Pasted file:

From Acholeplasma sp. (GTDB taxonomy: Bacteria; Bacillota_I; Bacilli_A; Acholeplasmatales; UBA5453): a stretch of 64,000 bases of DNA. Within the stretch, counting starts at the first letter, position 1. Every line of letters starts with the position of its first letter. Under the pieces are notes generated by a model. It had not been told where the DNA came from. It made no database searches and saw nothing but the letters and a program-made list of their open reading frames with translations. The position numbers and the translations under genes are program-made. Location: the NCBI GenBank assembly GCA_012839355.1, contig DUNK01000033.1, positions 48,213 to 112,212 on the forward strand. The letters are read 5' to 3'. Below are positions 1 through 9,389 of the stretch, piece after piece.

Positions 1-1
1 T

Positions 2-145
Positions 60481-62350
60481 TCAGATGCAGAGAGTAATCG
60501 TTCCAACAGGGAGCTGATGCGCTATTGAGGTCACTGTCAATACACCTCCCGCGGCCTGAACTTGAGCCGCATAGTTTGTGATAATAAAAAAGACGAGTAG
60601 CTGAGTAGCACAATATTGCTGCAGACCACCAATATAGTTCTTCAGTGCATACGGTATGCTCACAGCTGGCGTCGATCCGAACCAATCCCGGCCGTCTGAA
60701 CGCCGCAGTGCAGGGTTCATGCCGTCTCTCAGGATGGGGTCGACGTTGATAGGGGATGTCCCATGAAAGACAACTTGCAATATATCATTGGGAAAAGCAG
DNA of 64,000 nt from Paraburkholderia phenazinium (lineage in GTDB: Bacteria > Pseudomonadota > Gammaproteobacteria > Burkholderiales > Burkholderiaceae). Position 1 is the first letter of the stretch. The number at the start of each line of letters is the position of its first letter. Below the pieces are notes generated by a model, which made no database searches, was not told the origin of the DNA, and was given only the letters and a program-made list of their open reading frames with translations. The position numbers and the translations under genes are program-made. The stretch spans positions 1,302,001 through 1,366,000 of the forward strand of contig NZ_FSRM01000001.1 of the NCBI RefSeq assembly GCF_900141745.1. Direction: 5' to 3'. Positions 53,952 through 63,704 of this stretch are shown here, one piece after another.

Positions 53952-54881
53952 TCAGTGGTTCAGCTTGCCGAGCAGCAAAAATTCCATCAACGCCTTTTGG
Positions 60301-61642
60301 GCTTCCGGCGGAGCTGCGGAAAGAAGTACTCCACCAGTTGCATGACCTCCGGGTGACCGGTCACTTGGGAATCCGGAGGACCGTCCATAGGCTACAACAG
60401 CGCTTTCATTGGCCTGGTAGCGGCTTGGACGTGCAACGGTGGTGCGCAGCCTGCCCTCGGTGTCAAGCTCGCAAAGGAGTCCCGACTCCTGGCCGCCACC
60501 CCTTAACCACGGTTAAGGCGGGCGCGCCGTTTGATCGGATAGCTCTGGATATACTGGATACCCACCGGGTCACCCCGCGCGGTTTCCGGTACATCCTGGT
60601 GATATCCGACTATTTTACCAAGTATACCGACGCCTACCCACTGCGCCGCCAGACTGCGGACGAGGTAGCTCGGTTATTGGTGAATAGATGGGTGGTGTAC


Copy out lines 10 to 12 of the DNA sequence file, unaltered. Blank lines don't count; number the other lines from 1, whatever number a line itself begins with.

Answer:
DNA of 64,000 nt from Paraburkholderia phenazinium (lineage in GTDB: Bacteria > Pseudomonadota > Gammaproteobacteria > Burkholderiales > Burkholderiaceae). Position 1 is the first letter of the stretch. The number at the start of each line of letters is the position of its first letter. Below the pieces are notes generated by a model, which made no database searches, was not told the origin of the DNA, and was given only the letters and a program-made list of their open reading frames with translations. The position numbers and the translations under genes are program-made. The stretch spans positions 1,302,001 through 1,366,000 of the forward strand of contig NZ_FSRM01000001.1 of the NCBI RefSeq assembly GCF_900141745.1. Direction: 5' to 3'. Positions 53,952 through 63,704 of this stretch are shown here, one piece after another.

Positions 53952-54881
53952 TCAGTGGTTCAGCTTGCCGAGCAGCAAAAATTCCATCAACGCCTTTTGG